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Israel-Palestine war: Leeds students call on Jewish chaplain fighting for Israel to resign

Critics fear Rabbi Zecharia Deutsch's decision to volunteer in the Israeli army will encourage other Jewish students to join the fight
Rabbi Zecharia Deutsch sent pictures of himself posing with other fellow reservists in Israel to a Leeds University chaplaincy group chat on WhatsApp (Supplied)
Rabbi Zecharia Deutsch sent pictures of himself posing with other fellow reservists in Israel to a Leeds University chaplaincy group chat on WhatsApp (Supplied)

Students in the north of England have accused a Jewish chaplain of "participating in genocide" after he took a leave of absence to join the Israeli army's fight in Gaza

Rabbi Zecharia Deutsch, who is an Israeli citizen, has a pastoral role at several UK universities, including the University of Leeds and the University of Sheffield.

He sent a series of videos to his students defending his decision to go and join the Israeli army's war effort in Gaza. 

"If you know the real story of what's been going on here in Israel over the last thousands of years and over the last hundred years, no one could deny that Israel is dealing with this war with the utmost morality and good ethics," said Deutsch in one video, in which he appears to be wearing an Israeli military uniform.

"And that's what I think a lot of the nations are hearing and can learn from this. There's so much confusion going on, and it's so clear that there is evil and there is good. And what Israel is trying to do is destroy the evil, which is the most moral thing possible. With also trying to deal with the civilians in Gaza in the best way possible."

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Other videos sent by Deutsch to a chaplaincy WhatsApp group for Jewish students in Leeds showed him giving sermons, dancing and celebrating with other Israeli soldiers.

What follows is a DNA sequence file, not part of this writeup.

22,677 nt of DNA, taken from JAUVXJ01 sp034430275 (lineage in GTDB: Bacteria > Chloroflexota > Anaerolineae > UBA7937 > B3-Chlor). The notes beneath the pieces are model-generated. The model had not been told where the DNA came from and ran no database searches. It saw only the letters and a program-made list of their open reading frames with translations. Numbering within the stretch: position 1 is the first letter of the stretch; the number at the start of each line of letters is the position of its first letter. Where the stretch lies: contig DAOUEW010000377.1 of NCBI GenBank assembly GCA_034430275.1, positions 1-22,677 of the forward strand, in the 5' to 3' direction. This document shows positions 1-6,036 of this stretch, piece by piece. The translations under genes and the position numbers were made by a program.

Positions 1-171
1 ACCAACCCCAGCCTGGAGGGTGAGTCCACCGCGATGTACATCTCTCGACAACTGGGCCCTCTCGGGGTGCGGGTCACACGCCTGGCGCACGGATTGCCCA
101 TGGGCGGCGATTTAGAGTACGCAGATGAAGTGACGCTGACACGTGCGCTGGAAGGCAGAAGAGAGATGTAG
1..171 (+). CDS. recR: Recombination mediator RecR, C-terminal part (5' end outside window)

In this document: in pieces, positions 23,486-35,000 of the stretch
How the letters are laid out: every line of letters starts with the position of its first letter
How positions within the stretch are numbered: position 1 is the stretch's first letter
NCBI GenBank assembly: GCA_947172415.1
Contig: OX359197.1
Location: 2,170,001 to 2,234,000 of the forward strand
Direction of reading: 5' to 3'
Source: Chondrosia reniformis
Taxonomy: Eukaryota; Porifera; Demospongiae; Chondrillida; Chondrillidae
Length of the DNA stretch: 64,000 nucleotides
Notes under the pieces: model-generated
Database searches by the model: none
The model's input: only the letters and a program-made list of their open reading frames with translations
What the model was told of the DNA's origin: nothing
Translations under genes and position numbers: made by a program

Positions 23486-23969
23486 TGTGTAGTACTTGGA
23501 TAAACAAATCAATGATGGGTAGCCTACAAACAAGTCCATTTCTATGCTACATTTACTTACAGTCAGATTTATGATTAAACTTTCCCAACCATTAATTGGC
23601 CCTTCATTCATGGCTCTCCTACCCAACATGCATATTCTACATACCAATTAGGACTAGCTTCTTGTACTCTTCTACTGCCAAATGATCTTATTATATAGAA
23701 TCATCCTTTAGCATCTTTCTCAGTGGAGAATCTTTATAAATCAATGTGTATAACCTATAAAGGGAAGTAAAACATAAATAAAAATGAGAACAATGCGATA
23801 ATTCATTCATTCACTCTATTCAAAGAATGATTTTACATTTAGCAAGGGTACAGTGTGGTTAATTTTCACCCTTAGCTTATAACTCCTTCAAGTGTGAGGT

Messages from the University of Leeds' Jewish Society (JSoc), screenshots of which have been seen by Middle East Eye, say that university officials knew that Deutsch was planning to go to Israel. 

The Jsoc message said: "We want to be clear that the university knew he was asked to return to Israel temporarily and wished him well."

It remains unclear whether the university knew Deutsch went to Israel to join the Israeli army reserves.

The University of Leeds and Deutsch had not responded to requests for comment at the time of publication.

Esther, a Jewish student in the chaplaincy group where Deutsch shared his videos and did not want her surname to be published, said the situation had made some students think twice about approaching the chaplaincy for help. 

"It's dangerous what he is doing, and I fear that his videos will encourage people to go to Israel to fight," Esther told MEE.

"Every time he sends a video, many people in the group react with love hearts and Israeli flags. The rhetoric he is showing in these videos is dangerous and completely ignores the Palestinian side." 

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Hafsa, who did not want to provide a full name, also studies at the University of Leeds. She has previously used the chaplaincy service and met regularly with the university's Muslim and Christian chaplains.

She echoed Esther's concerns and said her biggest fear was that tensions on campus would worsen because of Deutsch's videos.

"The videos he is sharing are incredibly dangerous for campus relations. He should not be allowed back on campus," said Hafsa.

'The videos he is sharing are incredibly dangerous for campus relations. He should not be allowed back on campus'

- student at the University of Leeds

"Both he and his wife host a lot of community events and project themselves as guides for Jewish students, and if that is the view he shares, what if it pushes people who can't physically go there to fight, to take out their anger on campus? 

"During last week's student walkout for Palestine, some counter-protesters threatened us and called us Nazis for demanding a ceasefire."

Hanzalah, a student at Sheffield University who helps run the Palestine Society, said the episode had made him lose all trust in the chaplaincy.

"The idea that someone from our university chaplaincy, an institution focused on pastoral care and interfaith relations at our university, was going to contribute to Israel's actions in Gaza felt like a massive blow to all university students," said Hanzalah.

Deutsch and his wife Nava became Jewish chaplains at the University of Leeds in 2021. Both are members of Ohr Torah Stone, an Israel-based Modern Orthodox movement, and before coming to England, received training from its Straus Amiel Institute.

Ohr Torah Stone has publicly supported Israel's "Swords of Iron" operation in Gaza and said it was "wiping out the Amalek" - a term used to describe a nation in the Bible who were seen as a staunch enemy of the Israelites. 

Earlier this month, the organisation's president was pictured visiting soldiers on the front line and writing messages on the side of an Israeli rocket. 

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